Decreasing Distracted Driver Danger
Once you get an effective seat belt policy and program in place for your organization, you can further reduce risk by raising awareness of the dangers of driver inattention. This is a bigger issue than you may think. In 2009, an estimated 20% of vehicle crashes in the U.S. were a result of driver inattention. You've probably heard that talking on a cell/mobile phone while driving can cause accidents – one study showed that using a cell phone while driving, whether hand-held or hands-free, delayed a driver's reaction time as much as having a blood alcohol concentration of .08 percent (the legal limit in the U.S., Canada, and U.K., but legally drunk in most other countries). Phones are just the tip of the iceberg. Lots of research has been done on other activities that can distract a driver and prevent him or her from seeing and/or responding to something that could cause an accident. Here's a chart from a study that shows the percentages of crashes with fourteen common sources of driver distraction (one or more distractions may have been present in a crash):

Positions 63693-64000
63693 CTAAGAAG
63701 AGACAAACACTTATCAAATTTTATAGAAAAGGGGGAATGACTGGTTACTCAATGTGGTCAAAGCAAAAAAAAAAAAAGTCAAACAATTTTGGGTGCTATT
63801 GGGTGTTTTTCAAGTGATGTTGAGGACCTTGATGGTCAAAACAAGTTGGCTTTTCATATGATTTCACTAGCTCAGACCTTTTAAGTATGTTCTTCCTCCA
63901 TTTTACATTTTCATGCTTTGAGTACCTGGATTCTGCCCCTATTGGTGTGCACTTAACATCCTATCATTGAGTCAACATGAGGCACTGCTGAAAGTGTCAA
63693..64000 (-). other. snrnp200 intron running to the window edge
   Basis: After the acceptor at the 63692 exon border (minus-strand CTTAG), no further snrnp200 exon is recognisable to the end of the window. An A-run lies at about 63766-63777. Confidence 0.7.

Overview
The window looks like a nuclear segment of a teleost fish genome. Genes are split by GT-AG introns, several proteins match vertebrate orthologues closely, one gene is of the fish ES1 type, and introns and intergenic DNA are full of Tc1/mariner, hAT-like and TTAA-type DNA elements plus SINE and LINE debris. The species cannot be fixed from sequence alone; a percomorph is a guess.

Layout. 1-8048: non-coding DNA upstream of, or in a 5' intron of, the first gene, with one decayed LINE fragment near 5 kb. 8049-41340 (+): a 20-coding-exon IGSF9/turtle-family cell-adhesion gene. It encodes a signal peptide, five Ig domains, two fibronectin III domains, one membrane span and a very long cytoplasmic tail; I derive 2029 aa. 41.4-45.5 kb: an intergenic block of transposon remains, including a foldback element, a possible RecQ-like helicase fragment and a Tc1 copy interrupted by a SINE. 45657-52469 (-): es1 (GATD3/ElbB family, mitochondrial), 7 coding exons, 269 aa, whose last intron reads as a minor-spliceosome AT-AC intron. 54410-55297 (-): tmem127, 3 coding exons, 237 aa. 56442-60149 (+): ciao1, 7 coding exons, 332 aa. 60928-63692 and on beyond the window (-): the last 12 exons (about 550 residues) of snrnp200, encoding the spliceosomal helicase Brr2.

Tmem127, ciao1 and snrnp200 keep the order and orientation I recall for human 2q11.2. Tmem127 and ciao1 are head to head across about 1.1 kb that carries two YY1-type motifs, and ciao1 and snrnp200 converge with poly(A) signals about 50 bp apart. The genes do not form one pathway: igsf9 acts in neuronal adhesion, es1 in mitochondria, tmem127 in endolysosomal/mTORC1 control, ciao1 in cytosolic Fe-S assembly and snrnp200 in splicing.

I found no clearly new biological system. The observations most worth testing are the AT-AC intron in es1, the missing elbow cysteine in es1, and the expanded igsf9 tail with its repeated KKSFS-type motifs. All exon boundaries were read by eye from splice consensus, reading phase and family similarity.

Any activity that takes a driver's focus away from the road can increase risk, but as you can see, some are more risky than others. (While much distraction research tends to be U.S.-focused, it's reasonable to assume the basic findings apply elsewhere in the world.)
Considering the accident statistics, developing a distracted driver education program for your organization and adding appropriate policies (such as no cell phone use while driving) is a worthwhile investment that could save lives.
The U.S. Department of Transportation has an excellent Web site (www.distraction.gov) with lots of information including research and workplace educational material.